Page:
Why are young Muslims leaving Islam
And it is not just an American or Western phenomenon. Even deeply conservative countries with strict anti-apostasy regimes like Pakistan, Iran and Sudan have been hit by desertions. The Saudis were taken aback when the American journal, The New Republic, revealed the scale of Muslim conversion to atheism in their country, and more widely in the Muslim world. The numbers were eye-popping, ranging from hundreds to thousands in some countries. The Editor-in-chief of FreeArabs.com says:
When I recently searched Facebook in both Arabic and English, combining the word ‘atheist’ with names of different Arab countries I turned up over 250 pages or groups, with memberships ranging from a few individuals to more than 11,000. And these numbers only pertain to Arab atheists (or Arabs concerned with the topic of atheism) who are committed enough to leave a trace online,’
(Invisible Atheists, Ahmed Benchemsi, The New Republic, 24 April 2015)
The journal cited a 2012, WIN/Gallup International poll which found that 5 per cent of Saudi citizens—more than a million people—self-identified as ‘convinced atheists,’ the same percentage as in the United States. ‘19 per cent of Saudis—almost six million people—think of themselves as “not a religious person.” In Italy, the figure is 15 per cent. These numbers are even more striking considering that many Arab countries, including Saudi Arabia, the United Arab Emirates, Sudan and Yemen, uphold the Sharia rule punishing apostasy with death,’ it pointed out.
It is claimed that the atheist-scientist Richard Dawkin’s God Delusion is the most downloaded book in the Middle East, particularly in Saudi Arabia. It is now being translated into Arabic and there are plans to offer it free to Arab readers. The trend is catching on despite the fact that in many Islamic countries, apostasy is punishable by death. Most Islamic countries oppose the universal declaration of human rights and have refused to sign it because it provides for the ‘freedom to change religion or belief.’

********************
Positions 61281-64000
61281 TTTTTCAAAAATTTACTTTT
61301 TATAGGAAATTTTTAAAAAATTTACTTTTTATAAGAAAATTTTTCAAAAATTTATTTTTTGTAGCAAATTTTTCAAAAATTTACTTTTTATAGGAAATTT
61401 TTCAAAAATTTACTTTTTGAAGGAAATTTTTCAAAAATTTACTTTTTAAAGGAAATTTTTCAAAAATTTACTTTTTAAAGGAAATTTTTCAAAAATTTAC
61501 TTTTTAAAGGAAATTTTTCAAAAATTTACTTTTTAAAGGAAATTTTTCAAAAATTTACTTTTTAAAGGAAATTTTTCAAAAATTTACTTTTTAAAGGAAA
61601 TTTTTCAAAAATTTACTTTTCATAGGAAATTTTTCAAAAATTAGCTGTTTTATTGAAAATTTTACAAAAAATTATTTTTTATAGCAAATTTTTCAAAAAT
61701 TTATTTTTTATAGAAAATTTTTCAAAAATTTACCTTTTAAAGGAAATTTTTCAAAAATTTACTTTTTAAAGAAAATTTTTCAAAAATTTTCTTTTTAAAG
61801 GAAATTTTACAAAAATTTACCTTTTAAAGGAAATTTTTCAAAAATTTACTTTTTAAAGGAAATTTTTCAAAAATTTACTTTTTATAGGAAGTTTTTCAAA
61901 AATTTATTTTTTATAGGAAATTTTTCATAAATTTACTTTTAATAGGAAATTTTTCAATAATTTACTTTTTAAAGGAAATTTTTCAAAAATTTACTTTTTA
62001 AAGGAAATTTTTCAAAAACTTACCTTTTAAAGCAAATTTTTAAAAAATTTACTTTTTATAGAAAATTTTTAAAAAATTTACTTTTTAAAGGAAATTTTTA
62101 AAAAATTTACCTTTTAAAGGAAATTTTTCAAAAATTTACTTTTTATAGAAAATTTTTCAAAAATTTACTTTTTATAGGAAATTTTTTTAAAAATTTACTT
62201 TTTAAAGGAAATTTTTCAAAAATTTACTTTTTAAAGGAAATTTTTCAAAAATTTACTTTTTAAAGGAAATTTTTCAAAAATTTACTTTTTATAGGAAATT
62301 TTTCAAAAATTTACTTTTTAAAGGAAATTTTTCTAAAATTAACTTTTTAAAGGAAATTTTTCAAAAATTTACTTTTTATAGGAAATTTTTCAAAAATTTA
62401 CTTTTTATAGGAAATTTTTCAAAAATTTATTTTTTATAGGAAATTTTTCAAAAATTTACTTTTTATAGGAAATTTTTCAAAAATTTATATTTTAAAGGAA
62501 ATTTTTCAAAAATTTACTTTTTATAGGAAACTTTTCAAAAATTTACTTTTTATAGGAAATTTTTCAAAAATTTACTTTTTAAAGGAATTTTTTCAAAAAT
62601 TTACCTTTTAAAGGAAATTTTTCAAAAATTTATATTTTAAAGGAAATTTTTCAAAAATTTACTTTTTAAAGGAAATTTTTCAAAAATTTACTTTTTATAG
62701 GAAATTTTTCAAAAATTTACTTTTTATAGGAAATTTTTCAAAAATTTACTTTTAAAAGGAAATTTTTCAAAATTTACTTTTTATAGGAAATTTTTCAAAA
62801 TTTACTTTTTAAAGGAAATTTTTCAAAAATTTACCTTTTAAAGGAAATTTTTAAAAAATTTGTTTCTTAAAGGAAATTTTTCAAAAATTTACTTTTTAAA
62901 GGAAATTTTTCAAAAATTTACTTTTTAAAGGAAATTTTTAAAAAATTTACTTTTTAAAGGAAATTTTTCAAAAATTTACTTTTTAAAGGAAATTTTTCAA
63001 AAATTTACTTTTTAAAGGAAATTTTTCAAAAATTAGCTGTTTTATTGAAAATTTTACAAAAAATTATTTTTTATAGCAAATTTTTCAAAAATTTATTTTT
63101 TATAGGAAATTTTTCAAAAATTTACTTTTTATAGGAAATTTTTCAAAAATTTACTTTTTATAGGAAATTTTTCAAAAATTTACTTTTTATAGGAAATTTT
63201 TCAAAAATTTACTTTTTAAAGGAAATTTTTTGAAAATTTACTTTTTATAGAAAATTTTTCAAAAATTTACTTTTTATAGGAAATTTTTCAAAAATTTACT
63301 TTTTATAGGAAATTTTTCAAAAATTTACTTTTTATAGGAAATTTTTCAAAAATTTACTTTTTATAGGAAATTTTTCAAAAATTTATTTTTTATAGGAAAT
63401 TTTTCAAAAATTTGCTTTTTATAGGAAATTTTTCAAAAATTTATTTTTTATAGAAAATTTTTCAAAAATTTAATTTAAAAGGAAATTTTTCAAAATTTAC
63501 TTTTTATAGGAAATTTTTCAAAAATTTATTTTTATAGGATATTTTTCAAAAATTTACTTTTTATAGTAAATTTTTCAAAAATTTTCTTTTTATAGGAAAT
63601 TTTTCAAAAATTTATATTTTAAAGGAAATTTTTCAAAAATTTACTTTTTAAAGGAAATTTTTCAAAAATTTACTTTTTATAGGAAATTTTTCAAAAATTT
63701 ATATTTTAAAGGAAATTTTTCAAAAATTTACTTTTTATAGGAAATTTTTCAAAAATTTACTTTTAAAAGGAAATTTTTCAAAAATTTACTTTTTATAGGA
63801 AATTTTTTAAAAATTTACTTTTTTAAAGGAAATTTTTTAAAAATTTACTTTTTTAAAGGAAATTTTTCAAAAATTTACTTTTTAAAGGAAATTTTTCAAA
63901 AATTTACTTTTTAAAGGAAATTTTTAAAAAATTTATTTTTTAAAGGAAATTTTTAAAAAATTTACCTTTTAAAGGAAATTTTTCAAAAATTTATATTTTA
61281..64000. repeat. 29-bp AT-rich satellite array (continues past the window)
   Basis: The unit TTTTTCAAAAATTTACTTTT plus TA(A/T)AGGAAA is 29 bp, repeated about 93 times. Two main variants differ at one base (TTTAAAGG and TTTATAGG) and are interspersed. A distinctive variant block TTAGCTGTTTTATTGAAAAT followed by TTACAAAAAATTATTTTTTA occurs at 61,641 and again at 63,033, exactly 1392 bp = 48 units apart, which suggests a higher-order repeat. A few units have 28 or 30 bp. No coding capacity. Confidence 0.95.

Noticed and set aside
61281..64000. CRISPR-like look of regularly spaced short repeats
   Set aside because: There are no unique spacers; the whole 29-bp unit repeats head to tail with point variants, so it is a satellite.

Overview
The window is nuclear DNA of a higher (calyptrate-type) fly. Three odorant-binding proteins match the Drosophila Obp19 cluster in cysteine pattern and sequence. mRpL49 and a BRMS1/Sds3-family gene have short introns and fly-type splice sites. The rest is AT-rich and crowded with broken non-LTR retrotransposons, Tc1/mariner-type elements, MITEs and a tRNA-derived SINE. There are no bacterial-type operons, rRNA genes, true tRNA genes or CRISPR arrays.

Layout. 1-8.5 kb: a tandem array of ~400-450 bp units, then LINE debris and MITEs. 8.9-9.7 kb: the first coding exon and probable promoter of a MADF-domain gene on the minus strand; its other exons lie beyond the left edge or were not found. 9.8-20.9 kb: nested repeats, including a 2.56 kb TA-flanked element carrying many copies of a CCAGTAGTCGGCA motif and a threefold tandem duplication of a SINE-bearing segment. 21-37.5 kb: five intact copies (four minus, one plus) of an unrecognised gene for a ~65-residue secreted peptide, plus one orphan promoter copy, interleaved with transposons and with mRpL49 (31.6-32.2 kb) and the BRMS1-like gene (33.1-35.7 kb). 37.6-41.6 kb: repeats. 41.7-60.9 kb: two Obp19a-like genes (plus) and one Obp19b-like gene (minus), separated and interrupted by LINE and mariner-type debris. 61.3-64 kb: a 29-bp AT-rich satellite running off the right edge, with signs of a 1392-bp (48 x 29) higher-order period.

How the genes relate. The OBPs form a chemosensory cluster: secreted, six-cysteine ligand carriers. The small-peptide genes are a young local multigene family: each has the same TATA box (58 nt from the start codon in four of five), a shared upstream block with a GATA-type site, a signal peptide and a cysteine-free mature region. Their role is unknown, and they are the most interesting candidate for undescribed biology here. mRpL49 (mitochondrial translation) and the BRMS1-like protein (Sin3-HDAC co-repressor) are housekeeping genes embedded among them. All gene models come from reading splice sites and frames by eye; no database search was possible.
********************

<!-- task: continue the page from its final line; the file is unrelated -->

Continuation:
The exact figure of former Muslims may never be known as most remain in the shadows to avoid detection. Those who have ‘outed’ themselves say they live in permanent fear for their own lives and safety of their families. In Pakistan, preachers have called for the houses of apostates to be burned down. They communicate through anonymous online forums claiming tens of thousands of followers, and loose global networks under the umbrella nomenclature, ‘Ex-Muslims’ and ‘Muslim-ish.’ A Twitter campaign in Britain in 2015, had thousands of ex-Muslims from across the world tweeting their reasons for choosing to abandon their faith. These ranged from intolerance and inferior status of women to absence of freedom of thought and the idea of immutability of a seventh century doctrine. One -@Lib Muslim wrote: #ExMuslimBecause Misogyny, homophobia, stoning people to death, and killing apostates don’t suddenly become “respectable” when put in a holy book. (Ali A. Rizvi, Huffington Post, 23 November, 2015)
Oxford University academic Faisal Devji has argued that by retaining ‘Muslim’ in their name, ‘ex-Muslims are recognizing the theological character of their renunciation.’
The Muslims among whom I was raised in East Africa included many who refused to pray or fast and were openly critical of religion. It would never occur to them to renounce Islam and proclaim atheism as a new identity or mission, which would have catapulted them back into a theological narrative.
(Conversions from Islam in Europe and Beyond, Faisal Devji, The New York Times, 15 April, 2017)
The Economist narrated the story of an American Muslim boy of Somali descent, Mahad Olad, whose immigrant parents tricked him into going on a holiday with them to Kenya where they had made arrangements for him to go to a seminary to ‘restore’ his failing faith in Islam. He had no idea about his parents’ plans until he landed in Kenya.
As soon as he stepped off the plane on a family holiday to Kenya, Mahad Olad knew something was wrong. His mother, a ‘very devout, very conservative, very Wahhabi’ woman, was acting strangely—furtively taking phone calls when she thought he was out of earshot. His suspicions would soon be proved correct. Mr Olad’s family, Somali immigrants to America and devout Muslims, had discovered that he had not only renounced Islam but was also gay. The holiday was a ruse, an intervention to save his soul.
(The Economist, 15 March, 2018)
When he got wise of their plan to hand him over to the care of Muslim clerics who would ‘restore’ his faith, he got so frightened that he managed to escape. ‘In the dead of night he sneaked into his mother’s room, stole his passport and was whisked away by taxi to the embassy, which eventually returned him safely to America. He has not spoken to his family since,’ according to the above report.